a) Yes, for an hour or so. Dinner will probably be at about 7.
b) No problem. British people rarely eat before 8.30.
c) No. Dinner will probably be at about 6pm. You have to go straight home.

8. It’s Sunday lunchtime – the most important meal of the week. You're having roast lamb, potatoes and carrots, a mixed salad and strawberries. On the table there’s a little pot of mint sauce – vinegar containing chopped mint leaves. What do you do with it?
a) Put a small spoonful on the roast lamb.
b) Nothing - it's for a salad, which will be put on the table after the meat course
c) Nothing. You're having strawberries for dessert and you'll put it on the strawberries.

What are the uses and limitations of a quiz like this? It obviously can’t prepare the students for every difference they’re going to meet. But some are more important than others. The questions include areas where there is a real possibility of creating hostility or offence – like the example of queuing – and here the quiz does aim to give information.

With some of the other situations, the aim is different. Take the questions on food – they may never meet either Welsh rabbit or mint sauce while they’re in Britain. But it is quite likely that the food in general, and the way it is presented, will be different. The specific questions are important only as examples and as a springboard for discussion : What would happen if you got something like this wrong, and what could you do to make sure you don’t. If they poured the mint sauce on their strawberries, it would be unlikely to offend anyone – but a reaction of amusement on the part of the host family could be horribly embarrassing. So the question leads on to a discussion of : What would you do if you saw something on the table which you didn’t recognise? What would be best – to keep quiet, guess and pour the mint sauce on your salad (how do you think the family would react and how would you feel?) or to say immediately “We don’t have this in my country. What is it?”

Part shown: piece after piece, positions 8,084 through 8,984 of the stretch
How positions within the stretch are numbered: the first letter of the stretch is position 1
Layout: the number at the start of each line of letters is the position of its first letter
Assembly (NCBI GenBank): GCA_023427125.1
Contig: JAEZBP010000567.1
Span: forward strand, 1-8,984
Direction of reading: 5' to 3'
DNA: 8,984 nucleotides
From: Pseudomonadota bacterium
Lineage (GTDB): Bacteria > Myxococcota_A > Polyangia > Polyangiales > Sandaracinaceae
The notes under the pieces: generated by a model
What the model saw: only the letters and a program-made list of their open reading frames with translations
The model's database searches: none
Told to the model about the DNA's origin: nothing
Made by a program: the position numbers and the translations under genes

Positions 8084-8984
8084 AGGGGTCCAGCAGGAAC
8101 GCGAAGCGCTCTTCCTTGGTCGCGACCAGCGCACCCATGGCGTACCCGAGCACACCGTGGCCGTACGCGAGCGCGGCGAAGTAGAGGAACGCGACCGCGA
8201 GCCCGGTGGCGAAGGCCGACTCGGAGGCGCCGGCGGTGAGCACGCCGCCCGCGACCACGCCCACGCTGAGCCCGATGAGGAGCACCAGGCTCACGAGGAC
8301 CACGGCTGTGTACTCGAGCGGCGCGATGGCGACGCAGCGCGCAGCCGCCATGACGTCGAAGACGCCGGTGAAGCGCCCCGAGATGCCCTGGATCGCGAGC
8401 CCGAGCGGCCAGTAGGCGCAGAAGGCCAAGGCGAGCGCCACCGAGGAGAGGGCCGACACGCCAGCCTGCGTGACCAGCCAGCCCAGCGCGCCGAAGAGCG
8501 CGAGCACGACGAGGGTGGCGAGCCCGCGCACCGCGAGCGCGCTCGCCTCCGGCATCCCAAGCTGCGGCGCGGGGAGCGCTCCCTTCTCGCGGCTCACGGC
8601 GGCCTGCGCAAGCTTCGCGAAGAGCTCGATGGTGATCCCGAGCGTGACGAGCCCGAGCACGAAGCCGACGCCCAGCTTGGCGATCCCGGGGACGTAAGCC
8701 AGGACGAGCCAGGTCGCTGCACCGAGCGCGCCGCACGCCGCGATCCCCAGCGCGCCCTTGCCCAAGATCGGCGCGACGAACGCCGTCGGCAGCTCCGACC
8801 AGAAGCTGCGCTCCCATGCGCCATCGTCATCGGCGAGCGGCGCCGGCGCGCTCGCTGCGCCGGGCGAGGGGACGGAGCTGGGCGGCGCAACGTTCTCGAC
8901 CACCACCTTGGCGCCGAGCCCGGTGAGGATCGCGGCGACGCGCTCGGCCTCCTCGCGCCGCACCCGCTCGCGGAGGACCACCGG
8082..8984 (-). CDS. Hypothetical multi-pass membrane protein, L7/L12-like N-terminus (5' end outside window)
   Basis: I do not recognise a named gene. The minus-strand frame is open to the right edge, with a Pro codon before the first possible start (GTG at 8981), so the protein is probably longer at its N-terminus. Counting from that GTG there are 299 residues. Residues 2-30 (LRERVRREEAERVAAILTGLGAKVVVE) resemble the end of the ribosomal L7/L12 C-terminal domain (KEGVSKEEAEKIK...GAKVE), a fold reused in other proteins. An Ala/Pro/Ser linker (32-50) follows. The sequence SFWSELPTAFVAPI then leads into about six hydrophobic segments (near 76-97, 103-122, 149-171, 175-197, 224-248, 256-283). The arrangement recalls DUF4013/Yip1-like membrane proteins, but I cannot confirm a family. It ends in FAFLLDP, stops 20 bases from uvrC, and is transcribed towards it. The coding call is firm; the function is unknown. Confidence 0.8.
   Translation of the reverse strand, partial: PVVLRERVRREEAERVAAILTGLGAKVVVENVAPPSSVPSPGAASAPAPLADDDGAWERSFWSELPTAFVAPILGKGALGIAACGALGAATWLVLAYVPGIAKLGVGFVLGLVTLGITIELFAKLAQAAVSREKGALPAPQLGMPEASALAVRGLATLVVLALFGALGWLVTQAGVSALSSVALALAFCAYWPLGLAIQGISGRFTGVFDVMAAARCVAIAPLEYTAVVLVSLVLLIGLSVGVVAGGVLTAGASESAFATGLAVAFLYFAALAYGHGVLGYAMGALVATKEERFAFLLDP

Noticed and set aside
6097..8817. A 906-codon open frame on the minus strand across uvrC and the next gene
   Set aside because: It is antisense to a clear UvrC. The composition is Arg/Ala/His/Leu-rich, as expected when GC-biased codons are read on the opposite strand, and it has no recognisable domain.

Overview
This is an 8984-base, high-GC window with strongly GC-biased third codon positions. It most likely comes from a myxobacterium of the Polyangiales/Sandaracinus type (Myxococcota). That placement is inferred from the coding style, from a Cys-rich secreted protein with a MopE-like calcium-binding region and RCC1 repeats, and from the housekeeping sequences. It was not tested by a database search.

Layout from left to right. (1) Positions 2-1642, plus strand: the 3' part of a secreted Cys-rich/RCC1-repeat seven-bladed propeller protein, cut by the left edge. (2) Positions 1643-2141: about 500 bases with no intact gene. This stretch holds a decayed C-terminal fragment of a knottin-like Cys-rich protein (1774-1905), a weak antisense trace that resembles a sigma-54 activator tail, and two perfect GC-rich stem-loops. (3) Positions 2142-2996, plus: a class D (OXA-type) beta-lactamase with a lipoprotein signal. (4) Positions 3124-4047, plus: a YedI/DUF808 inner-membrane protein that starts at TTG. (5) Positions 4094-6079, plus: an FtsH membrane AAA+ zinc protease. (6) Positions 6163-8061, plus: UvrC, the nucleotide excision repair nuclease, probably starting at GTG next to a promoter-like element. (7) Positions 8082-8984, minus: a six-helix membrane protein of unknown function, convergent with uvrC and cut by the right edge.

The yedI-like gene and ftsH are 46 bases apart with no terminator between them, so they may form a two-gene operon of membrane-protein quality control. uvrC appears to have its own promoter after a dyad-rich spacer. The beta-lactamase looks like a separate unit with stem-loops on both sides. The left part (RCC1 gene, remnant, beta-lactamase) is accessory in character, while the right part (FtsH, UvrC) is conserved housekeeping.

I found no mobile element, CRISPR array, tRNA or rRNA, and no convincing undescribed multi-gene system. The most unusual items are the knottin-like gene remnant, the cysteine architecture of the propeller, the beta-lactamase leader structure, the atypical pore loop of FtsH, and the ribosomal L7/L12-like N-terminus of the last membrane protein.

The quiz also risks making generalisations that may not be true in specific instances. Maybe the student will stay with a family that doesn’t eat until 8.30 – not everyone is typical. And what’s the answer to (1) ? In some families it might be (a), in others (c). Again, awareness of the dangers of stereotyping can be raised by asking them to think about stereotypes of their own culture – for example,  Italians eat pasta every day. True for many but not for all.

The aim of the quiz is therefore firstly to make the students aware that there will be cultural differences, secondly to forewarn them about some of the major areas where there is the danger of causing offence, and thirdly to lead into a discussion of how they can avoid misunderstandings and what to do if they arise.

Quiz Answers
1 c (or possibly a); 2 b; 3b; 4 b; 5 c (b on some days in large towns); 6 a, 7 c (possibly a); 8 a.


For a great discussion of the British use of the address form love, see this article from The Guardian